Finally, the bill establishes a state “Seal of Biliteracy” for students who achieve proficiency in English and an additional language. Twenty-eight states and the District of Columbia already have such programs. The Seal of Biliteracy can be earned by students of all language backgrounds, as long as they master both English and a second world language. A successful pilot project is now in its third year in Massachusetts.

“One of Massachusetts’ greatest strengths is the rich diversity of our people,” said Eva A. Millona, executive director of the Massachusetts Immigrant and Refugee Advocacy Coalition. “Students in our schools speak over 150 languages and navigate between cultures every day. That is a huge advantage on the global stage, and we need to build on it. Young people deserve to make the most of all their assets.”

The full text of the bill, An Act Relative to Language Opportunity for Our Kids, is available here. For background, see the Coalition’s detailed factsheet on English learners in Massachusetts.

The Massachusetts Language Opportunity Coalition includes the Massachusetts Association for Bilingual Education (MABE), the Massachusetts Foreign Language Association (MaFLA), the Massachusetts Educators of English Language Learners (MATSOL), and the Massachusetts Immigrant and Refugee Advocacy Coalition (MIRA). To learn more about the Coalition, go to

Origins of the Seal of Biliteracy

Curious about the history and origins of the Seal of Biliteracy? This podcast describes the development of the Seal of Biliteracy in California and how the initiative spread across the country (including Massachusetts).

America the Bilingual Podcast – Episode 15: Sealed con un Beso

Seal-of-Biliteracy-LogoHe was rich, persuasive — and wrong. But Ron Unz succeeded in leading our most populous state down a dark path in the history of language education. Fortunately, his very success planted the seeds of change that are yielding a harvest of good in the nation today. Hear the origin story of the Seal of Biliteracy, which began in California and is now transforming America.

Something new in America: honoring bilingualism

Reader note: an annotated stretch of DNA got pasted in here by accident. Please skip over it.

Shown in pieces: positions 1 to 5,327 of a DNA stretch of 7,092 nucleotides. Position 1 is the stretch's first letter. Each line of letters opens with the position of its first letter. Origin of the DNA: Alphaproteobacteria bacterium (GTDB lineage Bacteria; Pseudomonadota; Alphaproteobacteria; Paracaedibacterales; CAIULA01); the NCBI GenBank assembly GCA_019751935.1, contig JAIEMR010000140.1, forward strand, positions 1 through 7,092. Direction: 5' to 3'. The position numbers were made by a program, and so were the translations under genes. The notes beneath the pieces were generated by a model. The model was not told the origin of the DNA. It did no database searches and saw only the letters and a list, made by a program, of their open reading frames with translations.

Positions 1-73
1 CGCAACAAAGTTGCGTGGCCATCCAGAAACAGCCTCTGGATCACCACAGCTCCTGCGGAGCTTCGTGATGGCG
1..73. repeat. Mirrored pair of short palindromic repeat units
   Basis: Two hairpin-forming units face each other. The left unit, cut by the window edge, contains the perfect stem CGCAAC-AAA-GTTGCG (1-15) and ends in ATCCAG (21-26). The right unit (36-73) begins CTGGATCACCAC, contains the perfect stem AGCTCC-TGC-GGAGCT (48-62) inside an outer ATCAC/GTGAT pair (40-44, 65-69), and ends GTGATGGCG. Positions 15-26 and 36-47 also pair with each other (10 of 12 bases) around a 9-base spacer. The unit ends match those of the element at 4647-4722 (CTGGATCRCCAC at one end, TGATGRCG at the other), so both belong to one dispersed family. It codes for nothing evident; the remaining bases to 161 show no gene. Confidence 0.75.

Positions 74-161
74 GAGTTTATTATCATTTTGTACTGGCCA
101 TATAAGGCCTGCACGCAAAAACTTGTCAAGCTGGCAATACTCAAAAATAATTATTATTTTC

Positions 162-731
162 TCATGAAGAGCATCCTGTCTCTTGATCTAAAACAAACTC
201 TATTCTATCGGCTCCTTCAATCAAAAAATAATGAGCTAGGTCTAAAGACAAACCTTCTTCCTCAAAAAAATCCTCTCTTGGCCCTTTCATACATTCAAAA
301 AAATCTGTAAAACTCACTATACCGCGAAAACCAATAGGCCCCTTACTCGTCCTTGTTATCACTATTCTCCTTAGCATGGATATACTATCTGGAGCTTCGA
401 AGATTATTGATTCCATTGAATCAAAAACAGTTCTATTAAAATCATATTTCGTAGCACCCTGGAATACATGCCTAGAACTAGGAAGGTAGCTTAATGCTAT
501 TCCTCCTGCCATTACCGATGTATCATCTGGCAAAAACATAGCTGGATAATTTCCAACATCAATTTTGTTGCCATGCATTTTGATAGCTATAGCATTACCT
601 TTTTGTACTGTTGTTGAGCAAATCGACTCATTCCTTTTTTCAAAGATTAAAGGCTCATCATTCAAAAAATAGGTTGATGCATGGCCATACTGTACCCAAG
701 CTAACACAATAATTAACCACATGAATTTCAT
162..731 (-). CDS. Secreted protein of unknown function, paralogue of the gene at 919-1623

The Seal of Biliteracy is a seal that high school seniors can earn on their diplomas and transcripts after demonstrating written and oral proficiency in English plus another language. In the five years since its creation in California, the Seal of Biliteracy has been adopted by a majority of US states.

The organization behind the innovation is Californians Together. Says Executive Director Shelly Spiegel-Coleman, “This is a not-very-labor-intensive reform movement that has captured the imagination and spread in a way that other education reform initiatives have not.”

Source: America the Bilingual: Episode 15: Sealed con un Beso

Hear the Story: Listen on iTunes by clicking here: America the Bilingual by Steve Leveen on iTunes or on SoundCloud here.

America the Bilingual is a storytelling podcast for people who think bilingualism is good for themselves, for their families, and for their country.  It is part of the Lead with Languages campaign of ACTFL — The American Council on the Teaching of Foreign Languages.


Updated Seal of Biliteracy Toolkit

Seal-of-Biliteracy-LogoThe revised Seal of Biliteracy Toolkit is now available for download!

The toolkit was revised and updated with input from schools that participated in the Seal of Biliteracy Pilot Project during the 2016-17 school year. The revised toolkit includes new resources for use in implementing the Seal of Biliteracy:

  • Additional models and examples of rubrics, portfolios and more
  • Updated table to elaborate on testing instruments for levels of award
  • Options for determining Seal award using testing in first years of implementation
  • Expanded FAQ section
  • List of Workgroup participants in the three years of the pilot

Link to download: Seal of Biliteracy Toolkit – Sep 2017 Revision




Webinar: The Seal of Biliteracy in Massachusetts

seal20medallions20final1Please join us for a complimentary Webinar on the Seal of Biliteracy Pilot implementation in Massachusetts (now in its third year). The webinar will discuss the creation of resources and supports for use by school districts, and an update on the legislative status of the state Seal of Biliteracy bill. The webinar is presented by MaFLA, MABE, MATSOL and the Language Opportunity Coalition.

The Seal of Biliteracy is a national movement to document and reward students for attaining biliteracy in two or more languages. Twenty seven states currently have enacted Seal of Biliteracy legislation and we hope MA will be next!

When?  October 10, 2018, from 6PM to 7PM

What?  The webinar will give an introduction of the national Seal of Biliteracy movement; an overview of the implementation in Massachusetts, including all the resources and experience gained from the third year of the pilot; and an update on the legislative status of the state Seal of Biliteracy bill.

How?  Register for Seal of Biliteracy Webinar on Oct 10, 2017 6:00 PM EDT at:

After registering, you will receive a confirmation email containing information about joining the webinar.

Who?  Anyone who is interested is welcome to join us!

Presented by the Language Opportunity Coalition.